How will the remaining schedule affect the pennant races?
A too-often ignored factor in the MLB season is remaining strength-of-schedule. Let's remedy that and see what it means for contenders.
This is the era of the unbalanced schedule, in which teams play those from within the division far more often than they play those foreign hordes from elsewhere. That, of course, affects the wild-card races, as does the sometimes widely divergent interleague schedule.
As for races within a division, how the ordering of the schedule goes can make a difference -- i.e., some teams have a more difficult early part of the season, while some teams hit a tough stretch toward the end. Things generally even out in the end insofar as division races are concerned, but how the schedule falls is definitely worth considering when evaluating the various pennant races.
So let's take a moment to look forward and see how strength of schedule might influence the 2013 contending fray.
In the East, give a modest edge to the Rays. Over their final 99 games, their opponents, based on the present standings, have an average winning percentage of .504, and the Rays will play 50 of those final 99 regular-season games at home. That slate compares somewhat favorably to those of the Red Sox (.513 average opponents' winning percentage, 46 games at home/51 games away), Yankees (.513, 49 H/51 A) and Orioles (.525, 52 H/46 A). That's not a huge spread by any means, but, again, maybe a modest edge for Tampa Bay. In a division as tightly compressed as the AL East, that could make a difference.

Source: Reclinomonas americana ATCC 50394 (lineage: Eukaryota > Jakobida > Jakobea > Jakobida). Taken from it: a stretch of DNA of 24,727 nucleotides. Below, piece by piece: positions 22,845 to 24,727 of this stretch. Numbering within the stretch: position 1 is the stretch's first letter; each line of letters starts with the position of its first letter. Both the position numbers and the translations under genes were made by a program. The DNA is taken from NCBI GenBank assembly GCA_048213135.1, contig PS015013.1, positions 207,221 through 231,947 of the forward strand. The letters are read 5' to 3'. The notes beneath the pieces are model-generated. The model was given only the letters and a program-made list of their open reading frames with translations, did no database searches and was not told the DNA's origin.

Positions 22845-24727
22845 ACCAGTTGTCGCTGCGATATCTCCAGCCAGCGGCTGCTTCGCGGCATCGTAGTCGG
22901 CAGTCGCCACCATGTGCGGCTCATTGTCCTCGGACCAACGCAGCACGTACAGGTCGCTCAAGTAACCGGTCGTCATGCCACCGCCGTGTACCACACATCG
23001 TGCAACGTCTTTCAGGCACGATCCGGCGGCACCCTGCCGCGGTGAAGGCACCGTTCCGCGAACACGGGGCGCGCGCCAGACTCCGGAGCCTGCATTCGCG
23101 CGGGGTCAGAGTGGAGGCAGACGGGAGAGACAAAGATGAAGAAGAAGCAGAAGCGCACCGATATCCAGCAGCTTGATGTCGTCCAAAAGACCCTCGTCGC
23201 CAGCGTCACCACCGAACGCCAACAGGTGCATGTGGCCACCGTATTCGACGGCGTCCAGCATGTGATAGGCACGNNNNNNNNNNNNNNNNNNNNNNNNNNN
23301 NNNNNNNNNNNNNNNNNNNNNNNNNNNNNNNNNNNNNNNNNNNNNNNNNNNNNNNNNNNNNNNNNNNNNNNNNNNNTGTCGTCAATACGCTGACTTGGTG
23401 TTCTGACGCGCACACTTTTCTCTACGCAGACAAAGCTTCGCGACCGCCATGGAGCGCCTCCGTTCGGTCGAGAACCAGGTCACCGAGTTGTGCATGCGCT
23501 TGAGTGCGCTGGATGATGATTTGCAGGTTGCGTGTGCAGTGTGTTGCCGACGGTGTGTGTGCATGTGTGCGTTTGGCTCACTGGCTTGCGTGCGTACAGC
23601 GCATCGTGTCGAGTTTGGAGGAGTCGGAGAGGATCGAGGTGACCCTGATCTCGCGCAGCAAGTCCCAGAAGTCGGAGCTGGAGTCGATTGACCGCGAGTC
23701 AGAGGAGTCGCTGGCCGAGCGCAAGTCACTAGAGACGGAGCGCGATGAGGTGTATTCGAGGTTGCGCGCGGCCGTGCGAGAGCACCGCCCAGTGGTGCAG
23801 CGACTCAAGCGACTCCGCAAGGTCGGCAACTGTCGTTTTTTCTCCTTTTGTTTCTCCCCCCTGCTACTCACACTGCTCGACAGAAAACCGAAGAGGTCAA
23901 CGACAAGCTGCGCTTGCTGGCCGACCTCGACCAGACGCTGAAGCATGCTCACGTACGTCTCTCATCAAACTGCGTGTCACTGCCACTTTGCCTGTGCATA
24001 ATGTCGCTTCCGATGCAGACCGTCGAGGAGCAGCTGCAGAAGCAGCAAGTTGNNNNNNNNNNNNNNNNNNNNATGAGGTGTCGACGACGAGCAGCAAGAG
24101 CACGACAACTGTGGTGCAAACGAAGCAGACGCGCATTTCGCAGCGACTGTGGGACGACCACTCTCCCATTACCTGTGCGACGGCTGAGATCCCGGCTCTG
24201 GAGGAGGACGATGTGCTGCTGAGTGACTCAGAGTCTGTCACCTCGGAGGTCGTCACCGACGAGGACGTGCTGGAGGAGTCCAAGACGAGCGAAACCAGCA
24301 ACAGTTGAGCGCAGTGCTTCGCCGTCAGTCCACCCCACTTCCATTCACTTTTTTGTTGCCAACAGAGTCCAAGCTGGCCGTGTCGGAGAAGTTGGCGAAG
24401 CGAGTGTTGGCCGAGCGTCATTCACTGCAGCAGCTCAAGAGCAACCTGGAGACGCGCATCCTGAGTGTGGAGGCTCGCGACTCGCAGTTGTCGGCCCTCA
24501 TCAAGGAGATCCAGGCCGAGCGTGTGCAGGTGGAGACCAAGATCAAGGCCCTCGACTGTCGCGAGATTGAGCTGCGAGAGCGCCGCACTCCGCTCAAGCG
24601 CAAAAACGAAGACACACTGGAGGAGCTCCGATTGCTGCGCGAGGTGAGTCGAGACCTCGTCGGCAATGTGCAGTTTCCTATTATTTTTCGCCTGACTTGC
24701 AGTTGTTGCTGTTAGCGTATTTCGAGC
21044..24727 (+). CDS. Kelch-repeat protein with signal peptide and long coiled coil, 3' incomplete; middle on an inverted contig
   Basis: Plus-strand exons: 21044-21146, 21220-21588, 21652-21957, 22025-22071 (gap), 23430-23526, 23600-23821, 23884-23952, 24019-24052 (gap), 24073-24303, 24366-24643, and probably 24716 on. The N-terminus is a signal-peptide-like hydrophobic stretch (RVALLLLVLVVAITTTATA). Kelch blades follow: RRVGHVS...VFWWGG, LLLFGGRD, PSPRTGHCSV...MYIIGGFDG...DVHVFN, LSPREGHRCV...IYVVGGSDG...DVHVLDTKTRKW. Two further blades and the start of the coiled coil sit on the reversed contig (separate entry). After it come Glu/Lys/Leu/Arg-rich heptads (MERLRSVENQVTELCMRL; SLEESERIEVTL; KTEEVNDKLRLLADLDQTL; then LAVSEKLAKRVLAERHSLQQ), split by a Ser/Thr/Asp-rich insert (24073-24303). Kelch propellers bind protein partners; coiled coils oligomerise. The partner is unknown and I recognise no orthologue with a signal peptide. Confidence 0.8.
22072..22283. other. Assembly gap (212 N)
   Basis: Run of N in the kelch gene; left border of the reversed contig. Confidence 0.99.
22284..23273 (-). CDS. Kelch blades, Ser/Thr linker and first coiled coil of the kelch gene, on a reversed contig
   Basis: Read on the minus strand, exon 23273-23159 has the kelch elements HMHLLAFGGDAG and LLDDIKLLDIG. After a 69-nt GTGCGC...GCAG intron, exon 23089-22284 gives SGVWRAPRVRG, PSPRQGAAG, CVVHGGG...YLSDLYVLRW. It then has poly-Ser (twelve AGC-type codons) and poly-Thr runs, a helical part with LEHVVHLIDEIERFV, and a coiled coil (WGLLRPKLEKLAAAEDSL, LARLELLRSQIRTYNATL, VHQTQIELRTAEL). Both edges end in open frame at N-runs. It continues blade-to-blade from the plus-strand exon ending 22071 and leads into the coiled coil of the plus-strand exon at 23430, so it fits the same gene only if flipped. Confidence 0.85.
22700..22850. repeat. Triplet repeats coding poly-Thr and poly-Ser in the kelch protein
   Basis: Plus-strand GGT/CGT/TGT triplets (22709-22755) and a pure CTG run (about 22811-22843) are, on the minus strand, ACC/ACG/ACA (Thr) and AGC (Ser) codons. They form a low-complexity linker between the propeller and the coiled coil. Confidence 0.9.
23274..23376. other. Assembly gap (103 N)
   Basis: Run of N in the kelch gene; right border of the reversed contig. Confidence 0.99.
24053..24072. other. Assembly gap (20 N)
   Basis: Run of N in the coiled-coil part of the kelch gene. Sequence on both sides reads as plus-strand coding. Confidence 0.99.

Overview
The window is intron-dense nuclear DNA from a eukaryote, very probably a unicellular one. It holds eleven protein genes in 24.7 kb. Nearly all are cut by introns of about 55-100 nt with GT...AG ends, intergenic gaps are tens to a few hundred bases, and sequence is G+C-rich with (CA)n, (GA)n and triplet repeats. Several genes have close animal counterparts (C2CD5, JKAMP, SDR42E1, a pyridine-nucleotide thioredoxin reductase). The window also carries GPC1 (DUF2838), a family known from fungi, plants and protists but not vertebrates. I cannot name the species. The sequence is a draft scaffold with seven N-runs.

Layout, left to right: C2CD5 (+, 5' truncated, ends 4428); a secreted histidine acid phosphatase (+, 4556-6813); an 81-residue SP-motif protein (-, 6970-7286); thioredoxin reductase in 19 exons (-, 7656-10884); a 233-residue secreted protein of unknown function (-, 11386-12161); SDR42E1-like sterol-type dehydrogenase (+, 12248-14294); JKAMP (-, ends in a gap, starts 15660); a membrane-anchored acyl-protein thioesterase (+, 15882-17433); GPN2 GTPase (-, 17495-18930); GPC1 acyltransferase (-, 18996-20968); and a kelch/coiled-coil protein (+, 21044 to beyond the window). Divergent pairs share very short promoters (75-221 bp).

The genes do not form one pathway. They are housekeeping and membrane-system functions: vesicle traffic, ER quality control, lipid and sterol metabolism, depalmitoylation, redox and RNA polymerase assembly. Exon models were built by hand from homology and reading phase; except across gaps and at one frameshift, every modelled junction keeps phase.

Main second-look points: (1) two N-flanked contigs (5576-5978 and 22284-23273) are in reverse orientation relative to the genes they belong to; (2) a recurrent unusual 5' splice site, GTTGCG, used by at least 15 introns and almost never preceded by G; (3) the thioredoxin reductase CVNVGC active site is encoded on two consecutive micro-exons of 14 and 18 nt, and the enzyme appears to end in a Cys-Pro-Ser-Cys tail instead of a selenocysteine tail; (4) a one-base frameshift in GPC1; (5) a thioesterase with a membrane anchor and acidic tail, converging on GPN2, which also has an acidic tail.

In the Central, we don't find much worth noting, as pretty much every team has a relatively undemanding schedule, thanks to the general weakness of the division.
In the West, there's little to distinguish the Athletics and Rangers, who each have an easy schedule from this point forward. The A's, for instance, have a remaining-opponents' winning percentage of.488 and will play 53 of 97 games at home. The Rangers, meantime, check in at .489, 54/45. Not much difference between the two, but compare those numbers to the tougher AL East numbers above. There's the difference, and that's one reason the AL West runner-up will almost certainly claim a wild-card berth.
Shall we just crown the Braves now? They already have a robust seven-game lead in the NL East, and then there's this: .454, 53 H/45 A. Baked into those numbers are a combined 30 (!) games against the lowly Mets and lowlier Marlins -- or more than 30 percent of Atlanta's remaining schedule. And that's to say nothing of all those home games.
In the NL Central, the Eye On Baseball Heavyweight Champion Cardinals (.482, 50 H/49 A) have a slightly easier go of it than do the Reds (.506, 48 H/50 A) and Pirates (.504, 49/50). Same goes for the Diamondbacks (.490, 50 H/48 A) and their competitors in the NL West.
As for NL wild-card berths, let's just lay out the suspects and their roads ahead (in addition to the NL squads listed above, of course): Giants at .493, 49 H/51 A; Rockies at .494, 47 H/51 A; and Nationals at .467, 50 H/50 A. The NL East flag may be out of reach for Washington (at least for now), but the schedule will present them with a chance to get back in the wild-card push.
The big winners in all of this? The Braves, without question.
(Wink of CBS eye: The most excellent CoolStandings.com, from which the data above originate)
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